Austin housing inventory stuck at worryingly low level

Austin’s housing inventory remained stuck at a persistently low level at the start of 2022, while home prices broke records for the month of January, according to new data from the Austin Board of Realtors.

On par with last January, the Austin metro had only 0.4 months of inventory on the market — a small fraction of a healthy market’s six months. Closed sales were down about 6% year over year, which experts attribute to the persistent lack of supply.

Keller Williams agent Jordan Moorhead, head of The Moorhead Team, said he was surprised to see inventory so low at the start of 2022.

“In October, it looked like things were going up,” Moorhead said. “We were thinking, ‘Oh, we’re coming out of this. It’s still going to be crazy, but it’s not going to be June [2021] crazy.’ And then it just took a total 180. So you’re just asking yourself, where are we going to be by June this year?”

Moorhead said he’s still encouraging clients to buy, particularly if they’re willing to buy something off the beaten path that might require a bit of work. He said individual buyers are competitive for these properties, as investor buyers and house-flippers are often constrained in their bids in an effort to keep profit margins wide.

“In real estate, time is your friend,” Moorhead said. “If you can hold on to something for at least a year, or two, or three, you could pay a lot more than a flipper can for it. And in the end, you can make as much or more money and still have a nice place to live.”

New listings aren’t exactly flooding the market in Central Texas. Compared to January 2021, they were down 10%, with only 2,614 new listings metro-wide last month.

A year-over-year decrease in either listing or sales activity was a common thread across the five-county area. Travis County saw about a 12% dip in closed sales and about a 15% dip in new listings. Bastrop sales were down about 13%, and new listings were down by less than 1%. Caldwell County saw the largest percentage decrease in closed sales, down 33% to just 20 home sales. New listings in the county were up significantly, though, with 59 homes on the market.

In Williamson County, home sales actually rose slightly, about 5%, while new listings were down about 12%. Hays County remained fairly steady, with a nominal increase in closed sales of about 1%, with a similar-sized decline in new listings.

The housing dearth is the result of several compounding factors, including supply chain backlogs making it harder for builders to get houses off the ground. At the same time, buyers are having to look farther out to find new homes actually being built.

“These homes are being built further and further away from our core downtown. People are having to look at a much longer commute, in order to get to their jobs. We’ve really got to start putting pressure on our elected officials to fix the development process down at the city,” said 2022 ABOR President Cord Shiflet. “It’s just been gridlock down at the city. And we can’t get these approvals out fast enough.”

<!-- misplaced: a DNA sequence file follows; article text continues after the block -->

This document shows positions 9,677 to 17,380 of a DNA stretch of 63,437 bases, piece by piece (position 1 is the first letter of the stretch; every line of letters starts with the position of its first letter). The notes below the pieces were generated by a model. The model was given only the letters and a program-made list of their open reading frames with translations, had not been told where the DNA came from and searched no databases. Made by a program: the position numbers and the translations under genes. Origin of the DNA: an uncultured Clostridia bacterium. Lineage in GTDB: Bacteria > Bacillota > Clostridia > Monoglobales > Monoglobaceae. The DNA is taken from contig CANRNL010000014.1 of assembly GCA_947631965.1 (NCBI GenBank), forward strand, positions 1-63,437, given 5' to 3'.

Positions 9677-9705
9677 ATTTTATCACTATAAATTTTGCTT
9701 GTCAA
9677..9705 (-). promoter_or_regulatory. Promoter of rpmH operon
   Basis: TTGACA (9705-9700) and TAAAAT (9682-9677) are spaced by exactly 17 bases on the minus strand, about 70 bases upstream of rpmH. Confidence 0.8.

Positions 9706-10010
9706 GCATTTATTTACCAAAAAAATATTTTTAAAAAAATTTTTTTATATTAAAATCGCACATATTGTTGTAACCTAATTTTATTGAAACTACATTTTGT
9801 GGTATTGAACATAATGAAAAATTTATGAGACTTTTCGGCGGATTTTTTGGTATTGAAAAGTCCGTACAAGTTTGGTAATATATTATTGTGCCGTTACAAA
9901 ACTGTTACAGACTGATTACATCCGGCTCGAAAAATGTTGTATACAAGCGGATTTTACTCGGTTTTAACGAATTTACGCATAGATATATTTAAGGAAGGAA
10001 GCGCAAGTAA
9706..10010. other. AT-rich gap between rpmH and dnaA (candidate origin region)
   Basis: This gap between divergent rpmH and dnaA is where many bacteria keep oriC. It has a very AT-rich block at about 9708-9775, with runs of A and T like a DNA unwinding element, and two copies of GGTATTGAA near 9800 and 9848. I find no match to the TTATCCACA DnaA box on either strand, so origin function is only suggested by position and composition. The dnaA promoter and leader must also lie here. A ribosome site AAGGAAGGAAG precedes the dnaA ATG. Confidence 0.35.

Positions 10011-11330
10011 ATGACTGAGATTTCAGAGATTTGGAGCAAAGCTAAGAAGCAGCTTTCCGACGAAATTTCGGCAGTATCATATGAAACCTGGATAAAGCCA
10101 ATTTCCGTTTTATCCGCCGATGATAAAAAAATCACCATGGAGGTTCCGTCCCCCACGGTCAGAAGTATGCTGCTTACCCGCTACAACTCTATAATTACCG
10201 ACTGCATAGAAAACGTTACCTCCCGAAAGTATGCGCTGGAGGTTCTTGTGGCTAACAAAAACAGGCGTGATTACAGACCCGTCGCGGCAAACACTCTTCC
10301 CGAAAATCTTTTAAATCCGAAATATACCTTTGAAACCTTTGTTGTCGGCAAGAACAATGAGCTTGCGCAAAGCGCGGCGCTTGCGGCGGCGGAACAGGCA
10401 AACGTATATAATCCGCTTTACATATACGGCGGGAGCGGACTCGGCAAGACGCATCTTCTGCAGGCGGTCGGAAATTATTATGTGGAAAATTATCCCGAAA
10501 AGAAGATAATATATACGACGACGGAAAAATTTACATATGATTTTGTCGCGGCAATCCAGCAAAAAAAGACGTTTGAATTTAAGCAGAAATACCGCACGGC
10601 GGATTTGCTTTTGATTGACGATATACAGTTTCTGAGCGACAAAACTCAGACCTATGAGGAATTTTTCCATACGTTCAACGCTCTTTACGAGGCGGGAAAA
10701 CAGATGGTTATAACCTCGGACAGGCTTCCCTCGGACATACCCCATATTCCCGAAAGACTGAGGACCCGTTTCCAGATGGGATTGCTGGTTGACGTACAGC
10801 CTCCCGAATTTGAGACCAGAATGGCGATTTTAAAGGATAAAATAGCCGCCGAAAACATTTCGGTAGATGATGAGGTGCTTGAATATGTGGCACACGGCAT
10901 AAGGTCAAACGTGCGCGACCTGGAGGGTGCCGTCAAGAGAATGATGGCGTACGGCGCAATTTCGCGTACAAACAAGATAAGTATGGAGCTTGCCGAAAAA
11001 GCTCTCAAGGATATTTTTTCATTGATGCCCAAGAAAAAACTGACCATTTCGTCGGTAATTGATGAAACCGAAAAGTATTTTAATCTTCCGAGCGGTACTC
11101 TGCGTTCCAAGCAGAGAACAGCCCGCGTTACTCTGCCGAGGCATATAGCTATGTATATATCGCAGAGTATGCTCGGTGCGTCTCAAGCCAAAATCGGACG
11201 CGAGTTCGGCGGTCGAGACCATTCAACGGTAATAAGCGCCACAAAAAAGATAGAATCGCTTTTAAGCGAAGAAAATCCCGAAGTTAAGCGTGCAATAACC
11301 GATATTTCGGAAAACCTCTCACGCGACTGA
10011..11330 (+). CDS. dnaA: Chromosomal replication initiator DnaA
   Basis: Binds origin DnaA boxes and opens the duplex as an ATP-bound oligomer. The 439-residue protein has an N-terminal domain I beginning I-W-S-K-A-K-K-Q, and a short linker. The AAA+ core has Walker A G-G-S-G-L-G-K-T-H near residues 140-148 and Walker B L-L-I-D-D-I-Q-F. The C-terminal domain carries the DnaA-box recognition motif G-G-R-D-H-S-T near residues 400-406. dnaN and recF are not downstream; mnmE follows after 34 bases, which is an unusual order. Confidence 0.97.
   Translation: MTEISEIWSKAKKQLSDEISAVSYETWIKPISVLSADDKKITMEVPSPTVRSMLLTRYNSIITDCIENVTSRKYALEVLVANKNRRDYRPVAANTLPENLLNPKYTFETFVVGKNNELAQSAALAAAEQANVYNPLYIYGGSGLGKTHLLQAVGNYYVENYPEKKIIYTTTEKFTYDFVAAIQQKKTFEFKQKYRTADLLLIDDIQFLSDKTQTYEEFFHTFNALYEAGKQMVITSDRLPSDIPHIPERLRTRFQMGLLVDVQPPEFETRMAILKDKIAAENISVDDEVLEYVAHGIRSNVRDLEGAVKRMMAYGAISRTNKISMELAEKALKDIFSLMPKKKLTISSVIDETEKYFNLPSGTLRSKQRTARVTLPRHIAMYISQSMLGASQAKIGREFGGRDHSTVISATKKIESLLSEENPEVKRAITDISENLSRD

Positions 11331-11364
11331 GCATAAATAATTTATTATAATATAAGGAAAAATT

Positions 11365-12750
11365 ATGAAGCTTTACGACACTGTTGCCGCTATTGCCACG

Some developers and builders put the onus on the city of Austin to update its outdated land development code. In recent months, Austin City Council has taken a piecemeal approach — incrementally making things like granny flats easier to build — which has drawn a mixed response from developers and builders.

“Ten years ago, Austin acknowledged that the land development code was inadequate to meet our growing housing needs. Today, we still have the same issues, and it takes longer than ever to navigate the permit process. We need a new code that allows more housing to be built, and we need the city to make the changes necessary to deliver permits in a reasonable time. Until then, home prices will continue to increase like they have for the past decade,” Scott Turner, president of the Home Builders Association of Greater Austin, said in a statement.

Shiflet added that the lack of inventory doesn’t just affect the median single-family home, but rather all sorts of housing types at all price points.

“This problem affects all price ranges, all buying categories. If it’s homes, if it’s condos, if it’s apartments that are being leased — we need more room to build and a better process to build,” he said. “Without that new available inventory, existing prices are just going through the roof. It’s always been our goal that anybody who needs a home can have a home, no matter what price range they are in, no matter if they’re buying or if they’re renting.”

One effect of this paucity of housing is the shocking sticker price on the median home in the Austin metro, which reached $476,000 in January, up 30% from the same time last year. Within Austin’s city limits, the median sales price was $550,000.

Prices vary across the metro, although they’re rising everywhere. In Bastrop, prices were up 50% year over year, at $398,000. Caldwell County experienced a 31% rise to a median price of $315,000. Hays County’s 30% annual increase brought its median price up to $389,000. Travis County’s relatively small 24% jump brought it to a relatively high $530,000 median price. Williamson County was up 42% with a median of $460,000 in January.

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